Corporate Commercial Client Alert 2 March 2018

Submitted by Firm:
Firm Contacts:
Cynthia Chung
Article Type:
Legal Update

Highlights of the operational requirements under the new measures for the administration of overseas investment of enterprises

On 26 December 2017, China’s National Development and Reform Commission (“NDRC”) issued the Measures for the Administration of Overseas Investment of Enterprises (“New Measures”), which came into effect on 1 March 2018, and on the same day replaced the Measures for the Administration of Approval and Record-filing of Overseas Investment Projects issued by the NDRC in 2014 (“2014 Measures”).

In comparison with the 2014 Measures, the New Measures apply to more organizations and investment activities, strengthen the interim and ex post supervision by introducing reporting formalities, streamline compliance procedures by removing the pre-confirmation requirement and simplifying approval and record-filing procedures, and extend the deadline for completing formalities.

Importantly, the New Measures eliminate the need to acquire a confirmation letter, commonly known as a “road pass”, which was previously required for Chinese parities prior to making a binding offer with respect to certain types of overseas investment. The road pass requirement was often a source of concern for foreign vendors who were unsure whether the Chinese parties they were in discussion with would be qualified to make a binding bid or whether one Chinese party holding a road pass would preclude other Chinese bidders from obtaining one. This uncertainty has now been eliminated. The New Measures also provide that the satisfaction of approval or fulfilment of record-filing requirements should take place prior to project implementation rather than prior to an agreement becoming binding as was the case under the 2014 Measures. With this change, while completion risks may remain, the parties can be confident that a binding agreement that includes deal protection provisions, such as breakup fees, can be entered into prior to completing the NDRC procedures. Under the 2014 Measures, the agreement itself and all of the provisions therein would not be binding until the NDRC procedures had been complied with. This often put Chinese bidders at a disadvantage in competitive bidding situations.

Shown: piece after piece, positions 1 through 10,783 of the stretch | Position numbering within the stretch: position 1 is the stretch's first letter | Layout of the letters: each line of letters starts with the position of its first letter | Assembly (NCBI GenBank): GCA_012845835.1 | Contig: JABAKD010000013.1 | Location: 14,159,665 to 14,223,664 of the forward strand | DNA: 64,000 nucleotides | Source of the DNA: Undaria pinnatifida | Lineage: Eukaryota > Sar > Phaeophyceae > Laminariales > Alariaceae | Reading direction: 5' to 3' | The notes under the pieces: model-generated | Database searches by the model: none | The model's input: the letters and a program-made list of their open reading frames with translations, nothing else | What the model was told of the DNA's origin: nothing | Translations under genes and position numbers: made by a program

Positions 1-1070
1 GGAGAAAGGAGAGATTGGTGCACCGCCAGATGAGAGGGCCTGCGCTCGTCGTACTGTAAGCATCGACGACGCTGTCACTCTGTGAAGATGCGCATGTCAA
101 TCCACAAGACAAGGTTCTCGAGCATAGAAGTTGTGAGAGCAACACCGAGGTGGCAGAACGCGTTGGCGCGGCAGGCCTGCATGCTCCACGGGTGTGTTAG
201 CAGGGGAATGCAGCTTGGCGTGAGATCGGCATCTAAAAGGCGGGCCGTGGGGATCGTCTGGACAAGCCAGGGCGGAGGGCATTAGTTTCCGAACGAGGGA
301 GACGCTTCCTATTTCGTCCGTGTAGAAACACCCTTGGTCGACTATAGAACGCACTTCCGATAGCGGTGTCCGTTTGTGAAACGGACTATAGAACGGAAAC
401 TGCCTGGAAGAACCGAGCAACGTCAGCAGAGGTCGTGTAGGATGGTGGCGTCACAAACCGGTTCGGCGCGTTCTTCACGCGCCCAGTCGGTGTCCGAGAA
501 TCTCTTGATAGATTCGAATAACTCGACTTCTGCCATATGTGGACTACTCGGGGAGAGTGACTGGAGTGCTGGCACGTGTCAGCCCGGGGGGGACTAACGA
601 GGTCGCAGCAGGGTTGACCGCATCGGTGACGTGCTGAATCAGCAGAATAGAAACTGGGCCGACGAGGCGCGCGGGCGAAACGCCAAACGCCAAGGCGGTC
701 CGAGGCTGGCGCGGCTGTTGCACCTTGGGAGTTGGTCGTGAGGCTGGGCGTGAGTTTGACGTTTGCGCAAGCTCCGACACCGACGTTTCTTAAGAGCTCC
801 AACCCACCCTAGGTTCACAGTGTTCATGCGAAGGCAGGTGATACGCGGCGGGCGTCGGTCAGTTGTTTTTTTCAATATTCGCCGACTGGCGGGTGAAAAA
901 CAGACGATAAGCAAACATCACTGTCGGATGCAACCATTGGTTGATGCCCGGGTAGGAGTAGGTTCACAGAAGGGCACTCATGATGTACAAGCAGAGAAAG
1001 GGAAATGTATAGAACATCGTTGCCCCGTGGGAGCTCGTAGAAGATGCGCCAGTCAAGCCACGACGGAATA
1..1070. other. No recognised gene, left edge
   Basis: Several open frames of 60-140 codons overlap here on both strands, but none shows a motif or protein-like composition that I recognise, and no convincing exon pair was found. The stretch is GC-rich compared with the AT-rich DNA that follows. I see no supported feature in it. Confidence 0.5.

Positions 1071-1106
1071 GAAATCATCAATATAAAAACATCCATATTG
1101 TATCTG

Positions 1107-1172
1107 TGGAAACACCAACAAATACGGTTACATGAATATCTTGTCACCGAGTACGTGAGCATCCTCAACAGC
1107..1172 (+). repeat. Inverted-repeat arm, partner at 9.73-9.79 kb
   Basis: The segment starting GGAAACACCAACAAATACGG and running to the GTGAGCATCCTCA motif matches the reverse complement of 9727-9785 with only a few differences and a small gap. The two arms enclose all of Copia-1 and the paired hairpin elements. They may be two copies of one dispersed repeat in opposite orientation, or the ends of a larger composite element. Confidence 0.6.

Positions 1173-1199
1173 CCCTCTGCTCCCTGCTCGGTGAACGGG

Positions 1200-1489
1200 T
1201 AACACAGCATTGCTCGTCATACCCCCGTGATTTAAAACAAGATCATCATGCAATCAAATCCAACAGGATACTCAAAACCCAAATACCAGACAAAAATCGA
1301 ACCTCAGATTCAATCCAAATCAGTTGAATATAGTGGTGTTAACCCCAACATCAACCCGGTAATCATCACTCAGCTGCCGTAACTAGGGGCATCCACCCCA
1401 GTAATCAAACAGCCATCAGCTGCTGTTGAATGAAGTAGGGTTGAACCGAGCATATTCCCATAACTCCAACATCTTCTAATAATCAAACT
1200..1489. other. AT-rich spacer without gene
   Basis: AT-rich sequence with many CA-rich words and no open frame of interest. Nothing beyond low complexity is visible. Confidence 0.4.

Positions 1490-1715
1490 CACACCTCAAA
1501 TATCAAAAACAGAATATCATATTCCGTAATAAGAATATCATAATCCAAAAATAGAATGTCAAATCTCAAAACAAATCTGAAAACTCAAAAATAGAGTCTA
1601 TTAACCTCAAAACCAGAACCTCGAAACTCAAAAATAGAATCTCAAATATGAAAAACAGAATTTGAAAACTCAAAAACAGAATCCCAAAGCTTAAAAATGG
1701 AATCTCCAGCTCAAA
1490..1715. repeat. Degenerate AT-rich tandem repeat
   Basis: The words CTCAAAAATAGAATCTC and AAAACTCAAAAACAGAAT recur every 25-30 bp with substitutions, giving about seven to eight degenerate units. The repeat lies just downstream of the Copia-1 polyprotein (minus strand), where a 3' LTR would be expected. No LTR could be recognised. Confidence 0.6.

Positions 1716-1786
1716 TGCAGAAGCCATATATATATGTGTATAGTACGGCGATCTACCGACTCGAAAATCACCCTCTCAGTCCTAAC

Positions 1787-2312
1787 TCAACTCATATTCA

For clarification purposes, the compliance regime under the New Measures does not affect the other parallel regime which also involves the approval, record-filing and reporting formalities in respect of Chinese overseas investments regulated and administered by the Ministry of Commerce and its local counterparts.

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